• Patchouli for energizing and invigorating – 5 drops
  • Rose for happiness and pleasure very romantic – 10 drops
  • Sandalwood for sensual and mellowing a good aphrodisiac – 8 drops

Borrowed from: The Prosperity Project

Oatmeal Almond Facial Scrub

“If you wouldn’t eat it, then don’t put it on your face.” Skin is porous, and everything that goes onto it eventually makes its way inside. Since all conventional facial cleansers, scrubs, and moisturizers are full of toxic chemicals, it’s best to avoid them completely. By sticking with edible ingredients – items that you already have in your kitchen, or can buy easily – you’ll rest assured knowing that you are not harming your body over the long term.

Best of all, there are no nasty plastic microbeads to contaminate the local water supply.

This homemade facial scrub leaves your skin feeling refreshed and silky smooth. The oatmeal exfoliates, the almonds moisturize, and the lavender-chamomile combination is soothing.

Homemade Oatmeal Scrub with Almonds, Lavender, and Chamomile

  • 1/4 cup raw almonds (or 2 tbsp almond flour)
  • 4 tbsp oatmeal
  • 1 tbsp cornstarch
  • 1 tbsp chamomile flowers (I used the contents of chamomile tea packets)
  • 2 tsp sweet almond oil + 5 drops lavender extract — OR — 2 tsp lavender oil

Chop raw almonds in a spice grinder or food processor until they are a fine meal. Skip this step if using almond flour. Add remaining ingredients and blend well until mixture is a soft granular powder. To use each morning, put half a tablespoon of this mixture in your palm and add just a couple of drops of water. Rub hands together to make a paste.

Gently rub and massage it onto damp skin in circular motions to exfoliate. Wash off with warm water and a warm, damp washcloth; end with a splash of cold. Keep the scrub in a well-sealed glass jar and it will stay fresh for months.

Borrowed from: The Prosperity Project

A Floral Facial

Facial steams can help improve circulation to the face and open pores, while this blend can help soothe skin. Plus, treating yourself to a facial steam can be incredibly relaxing. The petals of the calendula flower, also commonly called marigold or pot marigold, are anti-inflammatory. The chamomile has been shown to have calming properties.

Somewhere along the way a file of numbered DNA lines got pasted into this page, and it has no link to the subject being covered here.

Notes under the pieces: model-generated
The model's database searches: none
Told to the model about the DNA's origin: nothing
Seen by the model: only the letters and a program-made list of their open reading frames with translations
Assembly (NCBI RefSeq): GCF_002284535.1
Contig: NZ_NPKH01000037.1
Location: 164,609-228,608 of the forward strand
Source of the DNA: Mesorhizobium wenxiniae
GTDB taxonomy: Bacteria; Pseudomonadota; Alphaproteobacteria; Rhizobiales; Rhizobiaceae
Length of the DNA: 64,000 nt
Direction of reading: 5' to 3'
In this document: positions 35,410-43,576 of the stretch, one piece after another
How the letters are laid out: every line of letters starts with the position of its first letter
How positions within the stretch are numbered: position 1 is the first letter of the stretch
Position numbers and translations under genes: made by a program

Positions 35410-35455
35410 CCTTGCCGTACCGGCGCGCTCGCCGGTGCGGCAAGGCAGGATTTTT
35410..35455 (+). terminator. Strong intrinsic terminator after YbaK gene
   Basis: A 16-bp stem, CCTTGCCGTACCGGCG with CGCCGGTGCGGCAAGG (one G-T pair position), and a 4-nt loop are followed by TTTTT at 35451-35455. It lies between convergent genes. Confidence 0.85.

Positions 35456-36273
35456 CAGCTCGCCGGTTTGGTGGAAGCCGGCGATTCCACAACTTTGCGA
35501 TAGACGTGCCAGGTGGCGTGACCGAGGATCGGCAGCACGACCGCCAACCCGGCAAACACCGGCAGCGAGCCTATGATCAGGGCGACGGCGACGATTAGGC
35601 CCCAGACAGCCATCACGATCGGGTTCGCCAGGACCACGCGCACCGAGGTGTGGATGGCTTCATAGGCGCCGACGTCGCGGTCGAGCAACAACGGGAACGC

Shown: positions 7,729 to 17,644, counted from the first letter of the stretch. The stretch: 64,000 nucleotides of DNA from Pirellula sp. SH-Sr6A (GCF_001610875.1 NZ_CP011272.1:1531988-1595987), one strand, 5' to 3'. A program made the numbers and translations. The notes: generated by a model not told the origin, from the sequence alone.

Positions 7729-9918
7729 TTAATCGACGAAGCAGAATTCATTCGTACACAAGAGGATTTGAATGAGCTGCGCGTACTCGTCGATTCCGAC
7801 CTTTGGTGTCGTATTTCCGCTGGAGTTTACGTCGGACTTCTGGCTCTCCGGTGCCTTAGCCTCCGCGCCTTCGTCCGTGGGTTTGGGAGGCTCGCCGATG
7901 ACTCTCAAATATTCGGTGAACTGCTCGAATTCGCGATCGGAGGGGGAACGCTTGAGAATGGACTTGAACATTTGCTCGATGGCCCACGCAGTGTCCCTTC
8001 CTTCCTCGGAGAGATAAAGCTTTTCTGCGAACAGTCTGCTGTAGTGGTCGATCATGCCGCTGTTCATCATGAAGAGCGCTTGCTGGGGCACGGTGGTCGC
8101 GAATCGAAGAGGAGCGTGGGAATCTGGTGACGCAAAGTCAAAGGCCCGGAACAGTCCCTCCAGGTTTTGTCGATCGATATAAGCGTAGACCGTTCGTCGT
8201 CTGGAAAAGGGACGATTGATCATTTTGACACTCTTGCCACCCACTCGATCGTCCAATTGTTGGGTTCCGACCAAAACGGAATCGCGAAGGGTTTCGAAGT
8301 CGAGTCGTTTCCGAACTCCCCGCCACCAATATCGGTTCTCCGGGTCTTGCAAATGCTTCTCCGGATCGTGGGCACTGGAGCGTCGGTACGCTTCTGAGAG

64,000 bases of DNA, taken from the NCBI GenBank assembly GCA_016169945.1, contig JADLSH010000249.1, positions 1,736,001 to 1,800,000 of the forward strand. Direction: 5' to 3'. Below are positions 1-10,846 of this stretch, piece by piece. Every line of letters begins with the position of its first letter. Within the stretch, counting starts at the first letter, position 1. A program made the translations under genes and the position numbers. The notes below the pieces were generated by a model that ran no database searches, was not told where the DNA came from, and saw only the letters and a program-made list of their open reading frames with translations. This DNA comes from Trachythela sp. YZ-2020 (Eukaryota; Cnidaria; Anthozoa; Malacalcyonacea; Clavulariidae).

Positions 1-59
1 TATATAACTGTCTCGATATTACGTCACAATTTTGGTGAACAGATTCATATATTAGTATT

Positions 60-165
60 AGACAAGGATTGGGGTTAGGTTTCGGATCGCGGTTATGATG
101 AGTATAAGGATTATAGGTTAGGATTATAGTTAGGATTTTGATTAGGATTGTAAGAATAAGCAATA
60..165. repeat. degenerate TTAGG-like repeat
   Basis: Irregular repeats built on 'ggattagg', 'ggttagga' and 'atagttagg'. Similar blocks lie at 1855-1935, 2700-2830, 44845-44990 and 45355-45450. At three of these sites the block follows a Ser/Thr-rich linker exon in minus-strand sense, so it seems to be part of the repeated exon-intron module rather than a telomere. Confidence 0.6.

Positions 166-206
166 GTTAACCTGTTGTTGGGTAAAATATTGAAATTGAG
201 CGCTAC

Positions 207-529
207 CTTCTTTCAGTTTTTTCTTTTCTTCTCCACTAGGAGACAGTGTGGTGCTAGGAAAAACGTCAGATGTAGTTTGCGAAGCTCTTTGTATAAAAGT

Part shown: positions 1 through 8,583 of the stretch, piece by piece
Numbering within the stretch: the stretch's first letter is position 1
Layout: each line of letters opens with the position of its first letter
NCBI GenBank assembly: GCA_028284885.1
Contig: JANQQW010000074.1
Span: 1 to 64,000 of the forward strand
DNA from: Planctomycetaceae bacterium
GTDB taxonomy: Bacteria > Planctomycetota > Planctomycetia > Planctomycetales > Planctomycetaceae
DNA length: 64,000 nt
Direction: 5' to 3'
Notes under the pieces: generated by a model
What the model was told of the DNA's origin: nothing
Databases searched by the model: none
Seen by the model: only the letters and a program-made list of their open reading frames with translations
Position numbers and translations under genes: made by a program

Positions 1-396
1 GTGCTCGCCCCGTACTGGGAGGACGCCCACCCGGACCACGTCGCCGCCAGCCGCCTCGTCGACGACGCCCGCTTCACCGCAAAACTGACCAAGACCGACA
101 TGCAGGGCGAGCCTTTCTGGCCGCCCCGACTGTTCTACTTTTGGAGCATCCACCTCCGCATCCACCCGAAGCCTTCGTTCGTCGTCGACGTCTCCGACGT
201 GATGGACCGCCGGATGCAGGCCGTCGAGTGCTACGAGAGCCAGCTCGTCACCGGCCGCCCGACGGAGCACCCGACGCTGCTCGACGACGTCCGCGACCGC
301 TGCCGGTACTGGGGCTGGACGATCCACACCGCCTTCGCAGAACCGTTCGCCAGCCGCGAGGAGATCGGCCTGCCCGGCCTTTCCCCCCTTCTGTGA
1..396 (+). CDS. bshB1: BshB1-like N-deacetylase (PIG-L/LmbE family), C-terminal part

Ingredients:

  • 1/4 cup dried calendula petals
  • 1/4 cup dried chamomile flowers

Instructions:

Boil 2 quarts of water and remove from heat. Add the flowers and let them steep for two minutes. Then, place your face at least 12 inches over the pot (getting too close can burn), and drape a towel over your head to create a tent over the pot.

For an even more relaxing experience, you can add a few drops of lavender or peppermint essential oil. Allow the steam to bathe your skin for a minute and then come out for a few breaths of fresh air. You can repeat this process about five times.

After the steam, you can rinse your face with cool (not cold) water or a mild cleanser, and follow with a moisturizer.

Borrowed from: The Prosperity Project

Elder Flower Water

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Elder Flower Water (Aqua Sambuci) is an official preparation of the British Pharmacopoeia, which directs that it be made from 100 parts of Elder Flowers distilled with 500 parts of water (about 10 lb. to the gallon), and that if fresh Elder flowers are not obtainable, an equivalent quantity of the flowers preserved with common salt be used. The product has at first a distinctly unpleasant odor, but gradually acquires an agreeably aromatic odor, and it is preferable not to use it until this change has taken place.

Elder Flower Water is employed in mixing medicines and chiefly as a vehicle for eye and skin lotions. It is mildly astringent and a gentle stimulant. It is the Eau de Sureau of the Continent, Sureau being the French name of the Elder.

Elderflower Water in our great-grandmothers’ days was a household word for clearing the complexion of freckles and sunburn, and keeping it in a good condition. Every lady’s toilet table possessed a bottle of the liquid, and she relied on this to keep her skin fair and white and free from blemishes, and it has not lost its reputation. Its use after sea-bathing has been recommended, and if any eruption should appear on the face as the effect of salt water, it is a good plan to use a mixture composed of Elder Flower Water with glycerine and borax, and apply it night and morning.

Here is a recipe that can be carried out at home:

Fill a large jar with Elder blossoms, pressing them down, the stalks of course having been removed previously. Pour on them 2 quarts of boiling water and when slightly cooled, add 1 1/2 OZ. of rectified spirits. Cover with a folded cloth, and stand the jar in a warm place for some hours. Then allow it to get quite cold and strain through muslin. Put into bottles and cork securely.

From: A Modern Herbal

Lavender Astringent

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Ingredients:

  • 3 parts Lavender Flowers
  • 1 part powdered Orris
  • Sufficient cider vinegar to cover

Combine the ingredients and leave to stand for at least 2 weeks. Strain through a cloth or a coffee filter and bottle.

Note: Vinegar washes should always be diluted before using directly on the skin; a tablespoon to a wash basin of water should be sufficient.

From: The Complete Book of Herbs and Spices
For information about the individual herbs visit: The Encyclopedia of Herbology